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decided: April 5, 1972.


Appeal from the Order of the Court of Common Pleas of Montgomery County in case of In Re: Upset Sale, Tax Claim Bureau of Montgomery County, Pennsylvania, Held September 9, 1968, No. 68-15521, Upset Sale 18-1.


Alfred O. Breinig, Jr., for appellant.

C. Howard Harry, Jr., for appellees.

President Judge Bowman and Judges Crumlish, Jr., Kramer, Wilkinson, Jr., Mencer, Rogers and Blatt. Opinion by Judge Kramer.

Author: Kramer

[ 5 Pa. Commw. Page 111]

This is an appeal from an Opinion and Order dated August 20, 1971, of the Court of Common Pleas of Montgomery County granting the prayer of a petition of the Montgomery County Tax Claim Bureau (Bureau) to invalidate an upset price tax sale and declaring said sale null and void.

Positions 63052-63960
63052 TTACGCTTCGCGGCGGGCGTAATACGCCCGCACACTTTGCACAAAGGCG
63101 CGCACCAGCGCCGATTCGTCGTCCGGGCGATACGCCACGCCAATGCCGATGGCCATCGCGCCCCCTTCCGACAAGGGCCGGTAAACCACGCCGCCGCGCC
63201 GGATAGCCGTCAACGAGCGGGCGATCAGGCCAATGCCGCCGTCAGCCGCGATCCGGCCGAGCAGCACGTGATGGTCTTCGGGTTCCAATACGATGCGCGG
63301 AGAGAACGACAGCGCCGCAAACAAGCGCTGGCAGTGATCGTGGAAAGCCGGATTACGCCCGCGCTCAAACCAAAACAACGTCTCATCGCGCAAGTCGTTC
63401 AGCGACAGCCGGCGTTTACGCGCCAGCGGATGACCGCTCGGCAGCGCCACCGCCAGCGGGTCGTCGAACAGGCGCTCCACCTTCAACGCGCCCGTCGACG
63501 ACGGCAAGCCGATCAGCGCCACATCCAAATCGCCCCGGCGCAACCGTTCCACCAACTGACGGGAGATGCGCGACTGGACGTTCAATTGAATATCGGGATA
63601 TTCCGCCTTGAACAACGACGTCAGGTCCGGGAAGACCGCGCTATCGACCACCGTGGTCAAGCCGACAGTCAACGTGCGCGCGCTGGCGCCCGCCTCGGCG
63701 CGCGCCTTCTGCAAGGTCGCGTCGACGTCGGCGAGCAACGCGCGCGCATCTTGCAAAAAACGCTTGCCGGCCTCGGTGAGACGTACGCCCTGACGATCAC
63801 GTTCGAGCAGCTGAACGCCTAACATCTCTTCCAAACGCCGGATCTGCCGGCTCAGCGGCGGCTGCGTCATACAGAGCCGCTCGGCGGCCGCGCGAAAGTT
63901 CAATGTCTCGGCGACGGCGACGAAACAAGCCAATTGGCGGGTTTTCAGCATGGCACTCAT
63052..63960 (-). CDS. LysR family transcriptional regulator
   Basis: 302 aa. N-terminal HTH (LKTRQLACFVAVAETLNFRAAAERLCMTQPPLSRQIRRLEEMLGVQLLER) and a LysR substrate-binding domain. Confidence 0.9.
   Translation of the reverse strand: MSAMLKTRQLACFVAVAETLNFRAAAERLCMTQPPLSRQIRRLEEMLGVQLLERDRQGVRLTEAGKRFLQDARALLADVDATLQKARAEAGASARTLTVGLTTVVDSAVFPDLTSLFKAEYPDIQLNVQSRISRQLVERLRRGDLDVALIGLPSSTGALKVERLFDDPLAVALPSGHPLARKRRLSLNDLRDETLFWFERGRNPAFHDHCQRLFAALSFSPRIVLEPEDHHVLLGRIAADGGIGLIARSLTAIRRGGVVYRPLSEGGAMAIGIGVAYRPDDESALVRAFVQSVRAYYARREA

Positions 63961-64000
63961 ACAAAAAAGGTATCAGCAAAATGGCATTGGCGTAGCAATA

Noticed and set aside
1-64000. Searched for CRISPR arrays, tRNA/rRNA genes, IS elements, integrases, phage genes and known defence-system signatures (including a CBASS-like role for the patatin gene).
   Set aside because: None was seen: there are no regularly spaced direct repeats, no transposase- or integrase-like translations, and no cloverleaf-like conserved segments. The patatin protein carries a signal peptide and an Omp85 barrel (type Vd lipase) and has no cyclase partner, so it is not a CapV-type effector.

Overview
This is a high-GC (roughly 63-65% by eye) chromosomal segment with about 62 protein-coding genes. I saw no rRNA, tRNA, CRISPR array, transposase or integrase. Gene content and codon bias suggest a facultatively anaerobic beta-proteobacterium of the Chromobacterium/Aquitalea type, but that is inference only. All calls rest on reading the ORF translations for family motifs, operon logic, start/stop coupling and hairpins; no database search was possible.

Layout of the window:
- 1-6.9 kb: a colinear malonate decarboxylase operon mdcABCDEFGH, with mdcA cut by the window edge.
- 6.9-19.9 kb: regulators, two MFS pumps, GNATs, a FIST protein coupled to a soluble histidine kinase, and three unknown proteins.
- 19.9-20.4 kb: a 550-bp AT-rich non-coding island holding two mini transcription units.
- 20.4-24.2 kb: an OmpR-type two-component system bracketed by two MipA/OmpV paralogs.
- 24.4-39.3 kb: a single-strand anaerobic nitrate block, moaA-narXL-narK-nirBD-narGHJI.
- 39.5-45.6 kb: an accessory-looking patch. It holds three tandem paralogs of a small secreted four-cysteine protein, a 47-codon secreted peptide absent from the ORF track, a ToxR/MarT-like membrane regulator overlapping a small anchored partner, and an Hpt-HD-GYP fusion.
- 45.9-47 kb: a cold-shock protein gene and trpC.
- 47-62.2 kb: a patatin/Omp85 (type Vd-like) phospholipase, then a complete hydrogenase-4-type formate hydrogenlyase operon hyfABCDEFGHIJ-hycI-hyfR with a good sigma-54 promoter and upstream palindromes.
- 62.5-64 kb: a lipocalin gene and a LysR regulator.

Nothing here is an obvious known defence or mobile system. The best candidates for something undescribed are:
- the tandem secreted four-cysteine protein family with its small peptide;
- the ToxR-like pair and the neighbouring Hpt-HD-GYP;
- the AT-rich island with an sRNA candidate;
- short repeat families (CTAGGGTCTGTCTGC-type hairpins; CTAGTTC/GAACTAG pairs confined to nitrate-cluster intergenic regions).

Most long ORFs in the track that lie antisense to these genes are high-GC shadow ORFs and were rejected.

On April 5, 1965, Donald B. Clouser and Dorothy L. Readinger (appellees) purchased the real estate in question for the sum of $7,500. At the time of the purchase, the appellees were unmarried and resided at 3600 Friedensburg Road, Reading, Pennsylvania (Reading address). The appellees married on August 21, 1965, and continued to live at the Reading address until some time in September 1965, whereupon they moved to 130 Jackson Road, Gilbertsville, Pennsylvania (Gilbertsville address). Prior to the change of residence, they notified the Reading Post Office, and in April of 1966 personally notified the local township tax collector of their change of address. The appellees did not notify any other governmental office of their change of address. The appellees continuously resided at the Gilbertsville address until September 1969, at which time they moved to another address in Pottstown, Pennsylvania. The